Hot on the heels of Hippo Day comes World Whale Day on February 18th! This day was created as part of the Maui Whale Festival by the Pacific Whale Foundation in Hawaii, and is meant to honor the migrating humpback whales that swim near the Hawaiian coast. But we think it’s a great day to rip into some facts about all whales! Here we go:
- “Whale” is an informal name for aquatic, ocean-dwelling mammals in the infraorder Cetacea, excluding dolphins and porpoises. Whales are divided into two groups based on what’s in their mouths. The Odontocetes, or toothed whales, include sperm whales, belugas, narwhals and beaked whales. Their mouths are full of, well, teeth. The Mysticetes, on the other hand, have mouths full of “baleen”, a system of rigid plates covered in hairy bristles that help them filter tiny plankton out of the water, that they then eat. Examples of baleen whales include the right whale, bowhead whale and gray whale.
|Right Whale (a baleen whale)||Cetaceans||Beluga Whale (a toothed whale)|
- Many sea animals referred to as “whales” are not technically considered whales. This includes the killer whale, pygmy killer whale, melon-headed whale, false killer whale, and pilot whale. Despite their common names, all of these creatures are actually dolphins. However, they are closely related to the toothed whales, and the term “whale” does not actually have any scientific distinction. Many people use the word "whale" to apply to all cetaceans.
|Pilot Whale (actually a dolphin)||Killer Whale (actually a dolphin)||Whale Shark (actually a shark)|
- For many years, baleen whales and sperm whales were hunted relentlessly by humans, leading to their numbers decreasing dramatically. Today, many whale species are endangered, although the practice of whaling (hunting whales) has been outlawed in most of the world. Conservation efforts are helping these populations rebound.
- The largest whale is the blue whale. It can grow over 100 feet long and is the largest animal alive today. The largest of the toothed whales, and the largest toothed predator in the world, is the sperm whale, which grows to more than 60 feet long. The smallest is the dwarf sperm whale, which grows to just under nine feet in length. The smallest cetacean, including dolphins and porpoises, is the critically endangered vaquita porpoise, which grows to less than five feet long.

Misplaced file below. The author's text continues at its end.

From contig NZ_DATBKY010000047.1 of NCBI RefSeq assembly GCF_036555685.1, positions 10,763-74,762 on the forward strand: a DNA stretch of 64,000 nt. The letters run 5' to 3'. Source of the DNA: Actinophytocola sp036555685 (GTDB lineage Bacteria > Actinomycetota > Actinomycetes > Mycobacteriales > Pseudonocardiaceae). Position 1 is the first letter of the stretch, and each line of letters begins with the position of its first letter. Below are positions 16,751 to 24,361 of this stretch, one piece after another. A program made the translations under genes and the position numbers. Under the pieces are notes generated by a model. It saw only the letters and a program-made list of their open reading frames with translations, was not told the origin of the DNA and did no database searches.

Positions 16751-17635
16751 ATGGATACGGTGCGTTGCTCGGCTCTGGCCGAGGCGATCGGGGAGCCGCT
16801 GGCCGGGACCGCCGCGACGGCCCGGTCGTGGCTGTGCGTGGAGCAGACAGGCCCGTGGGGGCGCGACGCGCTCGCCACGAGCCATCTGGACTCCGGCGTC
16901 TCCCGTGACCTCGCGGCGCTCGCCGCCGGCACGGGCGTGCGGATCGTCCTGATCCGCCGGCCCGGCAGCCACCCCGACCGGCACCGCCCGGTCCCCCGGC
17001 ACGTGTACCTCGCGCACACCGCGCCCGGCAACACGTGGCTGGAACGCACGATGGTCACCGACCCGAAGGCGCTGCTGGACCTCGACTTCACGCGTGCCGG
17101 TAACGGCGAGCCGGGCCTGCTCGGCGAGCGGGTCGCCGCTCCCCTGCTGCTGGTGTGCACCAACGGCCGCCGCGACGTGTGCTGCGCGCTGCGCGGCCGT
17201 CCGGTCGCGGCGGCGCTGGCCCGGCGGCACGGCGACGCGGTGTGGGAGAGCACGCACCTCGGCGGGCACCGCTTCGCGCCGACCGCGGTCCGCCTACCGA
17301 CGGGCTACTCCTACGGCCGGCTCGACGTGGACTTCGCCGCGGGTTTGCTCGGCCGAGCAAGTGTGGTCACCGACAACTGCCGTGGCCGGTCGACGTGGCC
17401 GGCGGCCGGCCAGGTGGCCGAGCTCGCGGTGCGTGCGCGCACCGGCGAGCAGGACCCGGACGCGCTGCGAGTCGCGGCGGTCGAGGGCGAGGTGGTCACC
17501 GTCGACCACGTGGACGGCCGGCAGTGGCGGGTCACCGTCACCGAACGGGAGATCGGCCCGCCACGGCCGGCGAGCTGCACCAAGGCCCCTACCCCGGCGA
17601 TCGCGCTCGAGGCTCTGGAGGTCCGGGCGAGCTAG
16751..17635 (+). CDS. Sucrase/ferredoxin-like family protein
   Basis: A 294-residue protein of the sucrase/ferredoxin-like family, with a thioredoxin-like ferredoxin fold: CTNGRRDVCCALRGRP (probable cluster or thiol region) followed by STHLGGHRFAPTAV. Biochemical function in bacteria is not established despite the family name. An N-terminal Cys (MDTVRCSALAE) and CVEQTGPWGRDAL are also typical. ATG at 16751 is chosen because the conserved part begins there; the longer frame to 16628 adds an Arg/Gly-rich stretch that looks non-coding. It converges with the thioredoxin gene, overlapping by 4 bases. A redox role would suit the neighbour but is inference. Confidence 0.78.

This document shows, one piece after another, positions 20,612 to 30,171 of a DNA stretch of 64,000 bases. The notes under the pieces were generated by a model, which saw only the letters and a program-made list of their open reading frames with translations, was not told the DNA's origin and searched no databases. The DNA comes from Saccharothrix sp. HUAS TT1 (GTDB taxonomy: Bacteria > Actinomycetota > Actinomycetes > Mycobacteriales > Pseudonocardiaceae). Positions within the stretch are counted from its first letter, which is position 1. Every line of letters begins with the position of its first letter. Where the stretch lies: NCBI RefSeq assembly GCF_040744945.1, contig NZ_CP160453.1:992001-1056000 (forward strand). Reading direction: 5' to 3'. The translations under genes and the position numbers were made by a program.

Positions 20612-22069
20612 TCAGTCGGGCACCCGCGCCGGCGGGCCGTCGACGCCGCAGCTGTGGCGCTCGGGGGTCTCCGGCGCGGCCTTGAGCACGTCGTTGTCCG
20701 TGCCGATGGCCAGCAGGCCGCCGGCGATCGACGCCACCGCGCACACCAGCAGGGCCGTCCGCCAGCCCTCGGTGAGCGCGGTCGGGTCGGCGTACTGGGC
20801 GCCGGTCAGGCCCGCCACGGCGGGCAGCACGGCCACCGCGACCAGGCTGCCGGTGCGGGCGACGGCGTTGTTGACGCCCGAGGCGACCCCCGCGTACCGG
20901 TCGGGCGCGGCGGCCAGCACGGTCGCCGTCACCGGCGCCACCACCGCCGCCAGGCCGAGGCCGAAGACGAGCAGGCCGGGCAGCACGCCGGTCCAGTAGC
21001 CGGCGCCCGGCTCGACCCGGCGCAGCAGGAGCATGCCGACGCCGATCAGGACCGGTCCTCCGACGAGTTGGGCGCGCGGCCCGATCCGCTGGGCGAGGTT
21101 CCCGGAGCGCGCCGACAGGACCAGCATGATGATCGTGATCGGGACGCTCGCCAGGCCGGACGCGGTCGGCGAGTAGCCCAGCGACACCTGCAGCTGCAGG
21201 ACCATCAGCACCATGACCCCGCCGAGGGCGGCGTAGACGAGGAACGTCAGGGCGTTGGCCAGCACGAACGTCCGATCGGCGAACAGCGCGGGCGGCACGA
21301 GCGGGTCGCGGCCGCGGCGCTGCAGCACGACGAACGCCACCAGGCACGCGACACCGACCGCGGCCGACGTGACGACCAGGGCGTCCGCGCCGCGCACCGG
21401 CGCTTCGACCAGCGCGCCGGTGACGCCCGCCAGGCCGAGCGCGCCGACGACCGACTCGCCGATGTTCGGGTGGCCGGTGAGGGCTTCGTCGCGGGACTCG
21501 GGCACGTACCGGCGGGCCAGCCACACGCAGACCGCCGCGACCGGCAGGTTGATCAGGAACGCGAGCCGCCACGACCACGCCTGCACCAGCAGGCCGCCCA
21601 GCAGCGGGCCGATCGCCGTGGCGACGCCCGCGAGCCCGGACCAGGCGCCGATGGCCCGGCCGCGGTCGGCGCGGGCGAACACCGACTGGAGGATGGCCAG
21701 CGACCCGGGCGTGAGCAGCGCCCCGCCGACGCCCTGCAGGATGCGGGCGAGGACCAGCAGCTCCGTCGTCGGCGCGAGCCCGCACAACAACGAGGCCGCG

|Blue Whale||Sperm Whale||Vaquita Porpoise|
- The fastest whale is the sei whale, which can swim up to 23 miles per hour over short distances. If dolphins are included, pilot whales and killer whales share the top spot, as they are capable of speeds over 30 miles per hour. For comparison, the fastest human being can run 28 miles per hour over a distance of 100 meters.
- Humpback whales undertake the longest migration of any mammal species. Certain populations of these whales can migrate 5,200 miles from Antarctica to Costa Rica. One whale named Humphrey, who was part of a population that migrates yearly from Mexico to Alaska, ended up in the San Francisco Bay twice, in 1985 and 1990, and had to be guided out by rescue operations set up by the Coast Guard and the Marine Mammal Center.
|Sei Whale||Humpback Whale|
- Whales communicate without each other through underwater calls, with some species producing elaborate “songs”. A whale known as “the loneliest whale” is known for its unique call, which at 49 to 52 hertz is at a much higher frequency than a typical whale song. It’s called the loneliest whale due to the idea that its higher pitch made communication with other whales impossible or difficult, though this may not actual be the case. Its species is unknown.
|Narwhal||Gray Whale||Bowhead Whale|
We hope these whale-centric facts have helped you learn more about these oceanic giants. Now go out there and share your whale knowledge with the world!